The timing for embattled President François Hollande is his Socialist government could hardly have been worse.
Just as France is desperately trying to boost investment from abroad, images of half-naked Air France execs jumping over fences into the arms of riot police were seen around the world.
The sight Air France-KLM's human resources manager Xavier Broseta and exec Pierre Plissonnier, being “almost lynched” as they fled a small mob of angry workers will hardly be filling foreign investors with glee at the thought of setting up in France.
Of course, most international bosses will be fully aware of how “social dialogue” or labour relations and talks with workers can descend into militant action in France.
They will have heard all about the stories of “bossnappings” where workers effectively hold company chiefs hostage until they are satisfied they have got what they wanted.
They’ll also be aware of the lengths striking workers are willing to go to fight for their jobs and protect their livelihoods, whether its ferry workers blockading the channel Tunnel or farmers bringing cities to a near stand still.
Actions that if committed by youths in suburbs would have resulted in jail terms are generally accepted in France if they are linked to a labour dispute.
And at times it's hard not to commend their exploits and refusal to bow down, not least because it has proved to be successful.
But on Monday a small minority of workers took their protests, the likes of which you can’t imagine in the UK or the US, a step too far.
The “physical violence” against the two company bosses was condemned not just by Air France, but by the government and by unions themselves and finally on Tuesday by President François Hollande.
“The president described the violence as ‘unacceptable’ and that the incident “threatens” France’s image.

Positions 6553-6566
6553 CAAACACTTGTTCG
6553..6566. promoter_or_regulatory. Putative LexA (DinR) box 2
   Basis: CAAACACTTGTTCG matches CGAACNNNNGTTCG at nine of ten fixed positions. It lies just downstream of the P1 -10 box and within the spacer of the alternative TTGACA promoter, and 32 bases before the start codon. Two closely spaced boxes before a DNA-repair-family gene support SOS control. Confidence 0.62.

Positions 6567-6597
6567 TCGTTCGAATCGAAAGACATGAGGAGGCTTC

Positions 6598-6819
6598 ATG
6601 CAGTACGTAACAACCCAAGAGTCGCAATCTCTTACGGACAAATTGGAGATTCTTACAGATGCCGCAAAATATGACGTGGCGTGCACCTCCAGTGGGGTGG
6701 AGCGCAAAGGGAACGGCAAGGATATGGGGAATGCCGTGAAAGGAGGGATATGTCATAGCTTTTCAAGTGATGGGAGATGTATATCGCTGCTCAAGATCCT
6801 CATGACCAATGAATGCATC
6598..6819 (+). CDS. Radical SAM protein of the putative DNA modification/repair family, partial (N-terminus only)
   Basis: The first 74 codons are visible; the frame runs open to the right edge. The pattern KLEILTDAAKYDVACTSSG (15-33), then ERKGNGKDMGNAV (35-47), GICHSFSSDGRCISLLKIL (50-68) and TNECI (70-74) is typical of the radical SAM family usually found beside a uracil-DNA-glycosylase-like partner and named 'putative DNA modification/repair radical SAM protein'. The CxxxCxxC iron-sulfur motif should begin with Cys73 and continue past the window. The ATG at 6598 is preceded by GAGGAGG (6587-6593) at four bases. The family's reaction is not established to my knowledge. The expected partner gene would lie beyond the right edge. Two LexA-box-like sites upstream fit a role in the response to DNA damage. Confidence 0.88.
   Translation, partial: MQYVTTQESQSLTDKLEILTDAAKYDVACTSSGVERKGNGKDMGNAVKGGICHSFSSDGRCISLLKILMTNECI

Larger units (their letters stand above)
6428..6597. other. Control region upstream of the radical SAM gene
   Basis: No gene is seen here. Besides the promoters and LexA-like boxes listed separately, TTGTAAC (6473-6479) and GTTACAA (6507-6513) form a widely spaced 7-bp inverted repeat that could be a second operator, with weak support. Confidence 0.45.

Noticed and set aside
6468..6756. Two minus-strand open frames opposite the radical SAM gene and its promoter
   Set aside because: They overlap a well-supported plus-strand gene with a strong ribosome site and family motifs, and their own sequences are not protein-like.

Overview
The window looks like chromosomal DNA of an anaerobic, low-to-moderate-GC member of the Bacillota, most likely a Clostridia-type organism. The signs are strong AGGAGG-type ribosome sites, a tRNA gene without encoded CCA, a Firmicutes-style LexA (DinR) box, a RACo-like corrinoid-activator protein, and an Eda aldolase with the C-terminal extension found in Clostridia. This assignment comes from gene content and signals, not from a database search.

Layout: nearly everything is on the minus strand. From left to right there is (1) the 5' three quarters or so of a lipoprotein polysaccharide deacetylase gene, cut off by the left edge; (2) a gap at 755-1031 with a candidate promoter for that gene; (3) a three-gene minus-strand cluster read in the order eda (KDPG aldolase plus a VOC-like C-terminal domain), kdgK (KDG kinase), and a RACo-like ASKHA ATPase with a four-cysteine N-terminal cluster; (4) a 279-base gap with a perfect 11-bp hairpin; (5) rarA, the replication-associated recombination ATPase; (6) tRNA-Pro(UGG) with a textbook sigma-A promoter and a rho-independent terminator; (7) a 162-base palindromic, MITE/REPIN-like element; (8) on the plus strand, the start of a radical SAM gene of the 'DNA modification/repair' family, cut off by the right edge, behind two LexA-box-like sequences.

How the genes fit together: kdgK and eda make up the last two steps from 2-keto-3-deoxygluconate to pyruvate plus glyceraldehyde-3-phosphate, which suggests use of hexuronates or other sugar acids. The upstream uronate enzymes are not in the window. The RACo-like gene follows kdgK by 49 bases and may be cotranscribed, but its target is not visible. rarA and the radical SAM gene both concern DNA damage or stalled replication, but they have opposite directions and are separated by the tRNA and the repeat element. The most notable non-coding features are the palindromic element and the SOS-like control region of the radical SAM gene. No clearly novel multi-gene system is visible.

“Social dialogue matters and when it's interrupted by violence and disputes take on an unacceptable form, it can have consequences for the image and attractiveness of a country,” said Hollande
Earlier this year the president refused to condemn protesting farmers who had raided supermarkets of foreign products and were accused of attacking Spanish lorry drivers bringing produce into France.
But back then there were no images of shirtless executives from the country's flagship company.
Medef, France’s leading business organisation said the images would be “tragic” for France.
“This is bad in terms of image for both the company and for France,” a source at Medef told AFP.
“Air France is not a small company in the Gers, it’s the emblem of the country.”
“We are very active in trying to sell France and we are trying to sell the reforms that the government have made. This is just tragic,” the source added.
But it’s not just business groups who are ashamed at the images.
Editorials in many French papers carried the same message with many concerned that the idea of French labour relations had been tarnished.
“The case of Air France symbolizes all the flaws and impasses of social dialogue in France,” said Christophe Alix in the left-wing Libération newspaper.
“A few hundred fired-up workers crossed a symbolic line,” wrote François Vidal in business newspaper Les Echos. “One that separates a modern society where conflicts are resolved through dialogue and on the other side a civilization where it’s just the rule of the strongest.”
“In a country where reform is nearly impossible, the future of Air France is become a national issue.”
But others argue that the images have overshadowed the real injustice that is the cutting of 2,900 jobs without adequate negotiations.
“There are two types of violence here. One against the execs, and the other in the way the job cuts plan was announced. Making 2,900 people redundant is also a form of violence,” Stephane Sirot, French author and specialist in labour relations told The Local.
“What we saw yesterday is an accumulation of various things. There was last year’s pilot’s strike, there are growing differences between unions and the directors play on these differences.
“It’s a tense situation and it can result in these extreme actions.”
Other videos have emerged from Monday's meeting showing tearful Air France staff pleading with company chiefs to listen to their concerns. “We have not come here for confrontation,” said one visibly distressed woman.
“There’s no doubt it’s bad for the image of France and it’s a reminder of the 1960s when ‘bossnappings” were very common.”
“But foreign companies must remember these incidents are very rare. It will have an impact, but it won’t last very long,” said Sirot.
Bob Lewis from the Franco-British Chamber of Commerce in Paris told The Local the French public were running out of patience with the action of union hardliners.
“The unions in France have always been well supported by the French pubic, but in the past year, the burning of tyrs in Calais and the exhibition at Air France, I expect the tide of support to diminish.
“Will it affect investment in France? Not at all.”